When my son started kindergarten, and his routine started to resemble a 9-5 job, I looked forward to school breaks, as it gave me an opportunity to slow down the pace of life. These breaks were a perfect way to replace morning madness of packing lunches and hustling the kids out of the door to catch the bus with lazy mornings, sipping coffee that was still hot, tackling floor puzzles with them and letting them stay in pajamas till lunch time. There is the frazzling aspect of having kids at home too—snack demand by the hour, bantering and whining around the clock, and the mess! Despite that, finding a way to connect with our children that regular weekdays don’t allow us, and in the process, making lifetime memories becomes the essence of these breaks. Traveling with kids is a preferred way to spend the break for many and for others having house guests. Neither was in our plans and looking at the expected rains in the PNW, I was starting to scratch my head to come up with ideas to keep the kids busy.
The break started with the only sunny day in the entire week and we hopped over to the zoo with friends that day. For the remaining days, indoor playtime—boardgames, puzzles, building and chasing each other formed a large chunk of the kids’ morning but started to wear off by mid-afternoon. Their active minds needed more engagement than their playroom could provide. Keeping nature at the core of it, several simple and fun ideas worked great for us.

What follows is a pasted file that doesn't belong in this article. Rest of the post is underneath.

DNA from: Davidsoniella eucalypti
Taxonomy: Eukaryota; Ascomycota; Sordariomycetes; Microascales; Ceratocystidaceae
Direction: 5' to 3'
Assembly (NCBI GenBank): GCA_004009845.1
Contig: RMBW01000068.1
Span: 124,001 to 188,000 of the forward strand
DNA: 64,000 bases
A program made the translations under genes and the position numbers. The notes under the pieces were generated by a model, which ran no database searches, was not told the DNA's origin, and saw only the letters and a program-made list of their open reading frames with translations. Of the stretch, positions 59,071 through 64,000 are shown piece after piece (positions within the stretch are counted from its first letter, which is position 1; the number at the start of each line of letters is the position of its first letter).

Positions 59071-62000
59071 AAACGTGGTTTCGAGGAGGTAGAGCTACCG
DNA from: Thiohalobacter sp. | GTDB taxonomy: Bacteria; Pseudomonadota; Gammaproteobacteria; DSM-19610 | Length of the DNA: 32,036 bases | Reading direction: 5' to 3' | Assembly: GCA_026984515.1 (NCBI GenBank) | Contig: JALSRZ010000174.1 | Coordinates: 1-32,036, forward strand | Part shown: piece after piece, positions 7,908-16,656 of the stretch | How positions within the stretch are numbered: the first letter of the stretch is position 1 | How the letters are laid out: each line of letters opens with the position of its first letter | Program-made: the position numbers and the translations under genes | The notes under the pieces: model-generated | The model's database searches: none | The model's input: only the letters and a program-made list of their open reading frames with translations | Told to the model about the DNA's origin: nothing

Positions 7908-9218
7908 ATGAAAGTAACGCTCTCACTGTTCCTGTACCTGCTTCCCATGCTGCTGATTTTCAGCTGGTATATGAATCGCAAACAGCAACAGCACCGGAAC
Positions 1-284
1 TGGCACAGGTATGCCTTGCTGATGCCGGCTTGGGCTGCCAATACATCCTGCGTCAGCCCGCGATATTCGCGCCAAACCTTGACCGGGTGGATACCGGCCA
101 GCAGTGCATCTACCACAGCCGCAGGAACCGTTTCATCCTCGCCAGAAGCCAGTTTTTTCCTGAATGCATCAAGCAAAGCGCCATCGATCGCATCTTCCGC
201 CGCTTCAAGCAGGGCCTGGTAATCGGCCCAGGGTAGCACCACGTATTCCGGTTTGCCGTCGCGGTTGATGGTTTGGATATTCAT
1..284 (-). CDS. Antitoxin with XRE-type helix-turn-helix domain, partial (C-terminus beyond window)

Birdwatching: And hours of it! Three pairs of binoculars, a bird watching book and lots of fingerprints on the bedroom window were evidence to prove us guilty of stalking cute little birds in our backyard. While birdwatching is an extensive outdoor activity, we were lucky to spot the most popular birds of the season, as they frequented the trees surrounding our house, right from our bedroom windows. My toddler enjoyed copying the birds’ melodious chirping while my son was hard at work with the binoculars. I took it a step further with him, and downloaded a very informative backyard bird app, which provides details of hundreds of birds by their names and family group.
Walk it Out: Unpaved hiking trails, especially ones with elevation, can be risky when there is incessant rain but the paved ones are safe and accessible most of the year. Arboretums and nature preserves usually have paved trails that are perfect for walks with kids, rain or shine. Our local botanical garden, the Washington Park Arboretum, recently opened a 1.2-mile long asphalt loop trail to walkers and cyclists, and we couldn’t be happier. A walk around the neighborhood with the sole purpose of jumping up and down in muddy puddles, Peppa Pig style, worked just as well. Finding the perfect muddy puddle was a daunting task, one that should not be sidetracked by thoughts of muddy mess that was to ensue in my house—a mental note I made to myself while on this excursion.